Are there sharks in Maine – Surfers’ Guide

Are There Sharks In Maine – Surfers’ Guide

Southern Maine, between Portland and York, offers some great surfing and there are more remote points, river mouths, ledges and bars moving north to the Canadian border.

It can get cold so ensure you have the right gear. Winter surfing is best if you like your waves big and challenging but the water and the winds are very cold so beware hypothermia.

Where there’s surfing, there are likely to be sharks because surfing is on the ocean and sharks live in the ocean. Maine surfing is no exception. Attacks are rare but do take care!

Popular surfing spots are Crescent, Popham, Higgins, Scarborough, Gooch’s, Wells and Ogunquit Beaches, Reid State Park, Fortunes Rocks, Ogunquit Rivermouth, and Long Sands/York. Each of these spots offers its own unique features and suits different types of surfers.

Sharks in the waters of Maine

Spiny Dogfish (Squalus acanthias)

The spiny dogfish are the primary shark species in the Gulf of Maine.

Spiny Dogfish are not known to attack humans but surfers should be careful of their venomous spines, which could inflict injuries. However, these are small sharks that are not often found closer to shore.

Blue Shark (Prionace glauca)

Are there sharks in Maine – Surfers’ Guide

The Blue Shark is a requiem shark. Requiem sharks birth living pups, tend to prefer cooler waters, and migrate for food and breeding. They are a rich indigo blue which fades to a sapphire blue; hence the name.

Blue Sharks can be found offshore in summer.

The Blue Shark is near threatened.

There have only been 13 reported cases of Blue Shark attacks on humans. These attacks usually happened during shipwrecks and were opportunistic rather than aggressive. Blue sharks don’t usually attack humans; but they’re not particularly timid either and should be treated with respect. They are curious and may approach to investigate and may bite if spearfishing has occurred.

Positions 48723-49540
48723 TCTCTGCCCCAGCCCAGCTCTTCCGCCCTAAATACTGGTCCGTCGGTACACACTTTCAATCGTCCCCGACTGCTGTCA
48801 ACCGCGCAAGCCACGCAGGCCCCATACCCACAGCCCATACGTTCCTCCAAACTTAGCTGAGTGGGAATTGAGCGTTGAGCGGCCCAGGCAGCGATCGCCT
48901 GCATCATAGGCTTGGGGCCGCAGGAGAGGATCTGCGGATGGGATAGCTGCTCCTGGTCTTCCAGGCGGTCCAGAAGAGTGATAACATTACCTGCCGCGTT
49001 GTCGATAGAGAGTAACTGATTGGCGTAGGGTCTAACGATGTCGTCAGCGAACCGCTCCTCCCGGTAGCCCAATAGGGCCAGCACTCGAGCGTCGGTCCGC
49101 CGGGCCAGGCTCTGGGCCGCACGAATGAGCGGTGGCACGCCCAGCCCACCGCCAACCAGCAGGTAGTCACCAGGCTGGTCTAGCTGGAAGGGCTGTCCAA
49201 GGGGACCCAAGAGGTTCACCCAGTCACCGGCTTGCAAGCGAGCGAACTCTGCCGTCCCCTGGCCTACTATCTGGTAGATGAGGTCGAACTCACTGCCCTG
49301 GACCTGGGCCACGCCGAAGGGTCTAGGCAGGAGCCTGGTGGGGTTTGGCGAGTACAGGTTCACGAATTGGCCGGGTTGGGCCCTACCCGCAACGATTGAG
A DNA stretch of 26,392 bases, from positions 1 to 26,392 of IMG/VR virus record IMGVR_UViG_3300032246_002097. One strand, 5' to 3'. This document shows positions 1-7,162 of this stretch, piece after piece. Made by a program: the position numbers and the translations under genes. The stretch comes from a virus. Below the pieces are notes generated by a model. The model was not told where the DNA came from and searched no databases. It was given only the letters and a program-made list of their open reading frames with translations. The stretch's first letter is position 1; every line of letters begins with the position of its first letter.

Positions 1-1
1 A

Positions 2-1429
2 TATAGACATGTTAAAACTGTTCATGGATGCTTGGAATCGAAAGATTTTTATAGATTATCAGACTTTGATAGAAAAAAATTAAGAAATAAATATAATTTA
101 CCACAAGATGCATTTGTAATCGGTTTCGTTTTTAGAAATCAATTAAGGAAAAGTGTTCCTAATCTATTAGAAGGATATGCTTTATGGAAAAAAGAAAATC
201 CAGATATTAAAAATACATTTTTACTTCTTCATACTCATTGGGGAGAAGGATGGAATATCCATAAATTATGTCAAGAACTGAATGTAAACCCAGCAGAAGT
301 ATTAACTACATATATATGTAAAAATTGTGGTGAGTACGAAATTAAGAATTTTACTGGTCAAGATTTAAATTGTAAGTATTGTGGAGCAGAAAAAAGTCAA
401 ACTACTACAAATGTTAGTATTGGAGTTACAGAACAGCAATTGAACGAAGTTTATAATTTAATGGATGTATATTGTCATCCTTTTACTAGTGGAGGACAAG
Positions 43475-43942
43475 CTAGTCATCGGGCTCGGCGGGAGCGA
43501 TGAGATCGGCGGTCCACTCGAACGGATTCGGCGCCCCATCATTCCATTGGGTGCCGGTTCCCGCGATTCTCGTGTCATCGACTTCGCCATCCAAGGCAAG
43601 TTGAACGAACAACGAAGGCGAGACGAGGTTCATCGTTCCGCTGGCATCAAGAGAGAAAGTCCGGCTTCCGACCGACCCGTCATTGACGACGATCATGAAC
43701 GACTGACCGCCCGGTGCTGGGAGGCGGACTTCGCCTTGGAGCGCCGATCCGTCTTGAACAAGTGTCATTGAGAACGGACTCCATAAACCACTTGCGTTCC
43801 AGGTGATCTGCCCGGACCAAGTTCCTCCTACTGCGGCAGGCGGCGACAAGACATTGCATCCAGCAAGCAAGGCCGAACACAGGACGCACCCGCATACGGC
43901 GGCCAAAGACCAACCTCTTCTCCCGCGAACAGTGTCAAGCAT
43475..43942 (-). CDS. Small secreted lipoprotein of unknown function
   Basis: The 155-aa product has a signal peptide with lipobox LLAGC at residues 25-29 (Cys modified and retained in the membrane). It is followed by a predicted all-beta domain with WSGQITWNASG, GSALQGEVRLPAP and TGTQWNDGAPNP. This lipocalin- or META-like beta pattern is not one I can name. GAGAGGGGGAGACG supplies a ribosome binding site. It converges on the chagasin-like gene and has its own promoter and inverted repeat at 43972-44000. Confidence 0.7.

Shortfin Mako Shark (oxyrinchus)

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The Shortfin Mako is believed to be the fastest of any shark, able to swim up to 30 miles per hour. They lunge vertically up and tear off chunks of meat with the second strongest bite of any animal; roughly 3,000 lbs. of force or 13,000 newtons.

The World Conservation Union has listed the Shortfin Mako as Near Threatened, due to its use in shark fin soup. The species is classified as Endangered by the International Union for Conservation of Nature (IUCN).

They can be found in the Gulf of Maine around July.

Despite menacing looks, formidable speed, a ferocious bite and an effective hunting technique, there are only nine recorded attacks on humans, including one fatality accorded to the Shortfin Mako Shark. However, if you happen to notice a Shortfin Mako Shark swimming as though following the outline of the number eight and approaching with its mouth open, then beware, as this means it’s pondering attack.

Great White Shark (Carcharodon carcharias)

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Great White Sharks are fast and furious when they attack. They can swim at speeds approaching 25 miles per hour (40 km per hour) with burst speeds to 35 miles per hour (56 km per hour).

The appearance of Great Whites in Maine waters is relatively rare, although there was a fatal attack in 2020 in Harpswell Cove. It’s thought that environmental pressures and food needs may be bringing more to the waters. As a result of this attack, the number of shark sensors in the area has been tripled.